Author Spotlight Interview: Ian Dickerson
Today, we’re continuing our series of author interviews by chatting to Ian Dickerson – who has written amazing guides to some of the most iconic characters in literature and television including The Saint, Sherlock Holmes and The Falcon. Based in beautiful Hampshire, England, Ian kindly spent a bit of time telling us about the unique path that got to see his name in print, attached to some of the fictional characters who inspired and entertained him and thousands of others growing up.
HG: So, tell me who YOU are, how you describe yourself!
ID: How would I describe myself? Oh, husband, father, writer, juggler…
HG: …director, producer, writer… Any other feathers in your cap? Man of mystery? With a furled umbrella and secret, buccaneering dreams?
HG: So, you write books about really cool things – Sherlock Holmes, the Saint, the Falcon. How did you end up doing that?
ID: No short answer I’m afraid… When I was eight years old I watched Return of the Saint when it was first run on TV. I loved it, but was even happier when I discovered that one of my brothers had a couple of books about The Saint. They quickly got nicked, er, borrowed…and I discovered that they were even better than the TV show! So, I spent the next few years, and a lot of pocket money, buying as many of them as I could.
In the early eighties, when I was in my early teens, the BBC started showing the old RKO Saint movies, The Falcon movies and the Rathbone and Bruce Sherlock Holmes films. I watched them all.
Cut to thirty years later. A long-ish friendship with Leslie Charteris – author of The Saint – had lead to an even longer friendship with his widow and family. I’d done a fair amount of work for his Estate with regard to rights and trademark utilization. Network DVD in the UK had asked me to make some documentaries on the making of the old Saint TV shows, which I had a lot of fun doing. Indeed at one stage I got to sit next to Roger Moore in a recording studio whilst he recorded a script I’d written – and by then, I’d come to realize that no one had really written the book about the Saint’s TV career.
Sure, a few had been done – but they were either seriously dated or lacking some key information. I wanted to tell the story of what made it on screen and what didn’t. So luckily enough I found a small publisher for that book and despite his problems, it seemed to sell reasonably well.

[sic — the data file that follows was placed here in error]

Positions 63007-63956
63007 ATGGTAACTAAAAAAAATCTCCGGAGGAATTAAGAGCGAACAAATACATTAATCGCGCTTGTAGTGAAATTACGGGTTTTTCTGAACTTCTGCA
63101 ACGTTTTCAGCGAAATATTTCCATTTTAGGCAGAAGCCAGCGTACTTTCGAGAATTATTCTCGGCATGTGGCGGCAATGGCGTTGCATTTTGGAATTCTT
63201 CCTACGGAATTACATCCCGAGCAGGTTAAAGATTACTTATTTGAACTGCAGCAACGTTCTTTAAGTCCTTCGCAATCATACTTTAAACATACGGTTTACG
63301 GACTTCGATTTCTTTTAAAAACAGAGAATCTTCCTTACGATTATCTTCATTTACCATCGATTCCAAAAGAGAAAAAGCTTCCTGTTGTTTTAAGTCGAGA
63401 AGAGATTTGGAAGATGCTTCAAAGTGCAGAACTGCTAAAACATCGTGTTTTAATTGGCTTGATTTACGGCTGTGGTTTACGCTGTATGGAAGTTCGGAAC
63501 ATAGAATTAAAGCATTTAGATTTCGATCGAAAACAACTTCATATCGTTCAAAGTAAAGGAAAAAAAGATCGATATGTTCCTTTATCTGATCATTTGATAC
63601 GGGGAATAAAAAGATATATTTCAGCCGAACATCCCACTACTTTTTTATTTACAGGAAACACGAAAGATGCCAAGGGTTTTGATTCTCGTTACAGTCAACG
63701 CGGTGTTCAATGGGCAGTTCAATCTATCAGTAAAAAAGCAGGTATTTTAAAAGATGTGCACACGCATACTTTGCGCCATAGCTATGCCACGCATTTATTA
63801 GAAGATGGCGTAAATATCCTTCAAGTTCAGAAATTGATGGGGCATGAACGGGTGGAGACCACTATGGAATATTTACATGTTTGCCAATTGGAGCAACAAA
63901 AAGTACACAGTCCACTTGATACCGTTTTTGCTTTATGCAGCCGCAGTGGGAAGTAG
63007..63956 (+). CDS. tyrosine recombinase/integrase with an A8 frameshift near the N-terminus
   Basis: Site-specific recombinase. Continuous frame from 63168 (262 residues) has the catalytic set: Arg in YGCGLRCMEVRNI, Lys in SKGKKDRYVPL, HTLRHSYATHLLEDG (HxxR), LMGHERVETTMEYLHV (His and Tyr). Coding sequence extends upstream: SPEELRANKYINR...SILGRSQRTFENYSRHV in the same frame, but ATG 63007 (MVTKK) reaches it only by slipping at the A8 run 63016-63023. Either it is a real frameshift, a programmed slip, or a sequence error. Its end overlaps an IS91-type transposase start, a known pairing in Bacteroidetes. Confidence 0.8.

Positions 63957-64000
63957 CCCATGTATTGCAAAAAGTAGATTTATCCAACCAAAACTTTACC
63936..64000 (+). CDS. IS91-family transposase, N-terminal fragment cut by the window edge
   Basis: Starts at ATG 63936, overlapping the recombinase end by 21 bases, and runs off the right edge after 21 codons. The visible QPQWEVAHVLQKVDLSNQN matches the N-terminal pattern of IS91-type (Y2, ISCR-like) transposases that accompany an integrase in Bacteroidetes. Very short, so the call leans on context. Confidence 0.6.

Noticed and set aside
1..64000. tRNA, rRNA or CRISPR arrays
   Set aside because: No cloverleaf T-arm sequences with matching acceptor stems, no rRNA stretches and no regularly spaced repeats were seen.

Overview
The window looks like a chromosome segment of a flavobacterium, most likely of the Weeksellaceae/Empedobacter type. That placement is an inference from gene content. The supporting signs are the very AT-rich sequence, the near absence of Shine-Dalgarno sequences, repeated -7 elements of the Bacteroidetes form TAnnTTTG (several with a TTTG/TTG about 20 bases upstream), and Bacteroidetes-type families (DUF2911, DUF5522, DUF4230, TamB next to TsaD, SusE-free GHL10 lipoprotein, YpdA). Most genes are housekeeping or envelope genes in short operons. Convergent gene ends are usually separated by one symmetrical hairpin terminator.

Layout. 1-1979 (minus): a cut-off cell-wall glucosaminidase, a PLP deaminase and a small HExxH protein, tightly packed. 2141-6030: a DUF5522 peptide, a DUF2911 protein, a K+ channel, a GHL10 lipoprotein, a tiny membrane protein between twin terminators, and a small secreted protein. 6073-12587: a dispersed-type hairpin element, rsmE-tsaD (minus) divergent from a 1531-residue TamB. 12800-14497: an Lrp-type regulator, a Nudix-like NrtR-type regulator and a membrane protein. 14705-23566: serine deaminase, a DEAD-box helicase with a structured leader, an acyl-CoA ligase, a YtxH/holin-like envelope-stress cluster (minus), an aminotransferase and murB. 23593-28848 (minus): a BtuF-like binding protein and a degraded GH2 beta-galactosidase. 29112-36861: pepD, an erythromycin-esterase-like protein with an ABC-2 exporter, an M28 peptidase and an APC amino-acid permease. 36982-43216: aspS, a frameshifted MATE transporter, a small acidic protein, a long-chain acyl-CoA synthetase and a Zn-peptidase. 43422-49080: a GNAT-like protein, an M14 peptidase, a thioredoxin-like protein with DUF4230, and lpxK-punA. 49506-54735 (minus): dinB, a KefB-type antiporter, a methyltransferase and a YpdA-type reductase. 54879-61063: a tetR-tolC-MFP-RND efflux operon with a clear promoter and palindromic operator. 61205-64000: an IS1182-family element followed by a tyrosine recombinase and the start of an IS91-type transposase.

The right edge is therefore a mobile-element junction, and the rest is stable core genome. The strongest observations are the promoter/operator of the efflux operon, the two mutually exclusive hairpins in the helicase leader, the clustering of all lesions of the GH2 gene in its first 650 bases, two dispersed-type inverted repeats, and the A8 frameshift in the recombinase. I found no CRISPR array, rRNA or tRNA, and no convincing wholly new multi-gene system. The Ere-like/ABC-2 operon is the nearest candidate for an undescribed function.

I’d also helped license some of the old Saint radio shows to Radio Spirits and they asked me to write some sleeve notes for their CDs. In talking to them they wanted to set up a publishing arm, so having written The Saint on TV I pitched them The Saint on the Radio…which seemed to sell well enough for them to accept my pitch for a book about The Falcon. I’d always been fascinated by the Falcon for he was a gentleman detective on film and a hardboiled PI on the radio, and I wanted to try and examine why and how they got away with it.
As for Holmes, well what kicked that off was the death of my friend Audrey Charteris in 2014. She and Leslie had a flat in Dublin since the 1970s and the family asked if I wouldn’t mind going out there to take stock of what was there. Amongst many things I found a stack of Leslie’s radio scripts, many of which were from the Sherlock Holmes series…
HG: NO WAY! I didn’t know that! Were you a fan of Sherlock Holmes before?
ID: Yeah, my brother introduced me to Holmes when I was about fourteen but it never quite grabbed me the way the Saint did . But having persuaded Purview to reprint some of Leslie’s scripts for the Holmes show I wanted to know more about the people involved with it, and make sure I knew when Leslie started writing for it, when and why he stopped etc. So I started digging and the result is one of my new books, Sherlock Holmes and his Adventures on American Radio.
What fascinates me about Holmes on radio is that his adventures are almost as old as radio itself…and that he got on USA radio years before he got on UK radio…and that Richard Gordon, one of the most popular radio Holmes’ in the 30s, was one of radio’s first celebrities and even went so far as to give out his home address on air when trying to encourage a letter writing campaign to keep the show on air!
HG: I LOVE that. You’ve been keeping The Saint alive. In fact, you’ve embraced a few classic icons. You directed the documentary on Randall & Hopkirk (Deceased), didn’t you?
ID: Randall was simply the next release that Network wanted to do after The Saint and I pointed out to them that I loved the show–still do.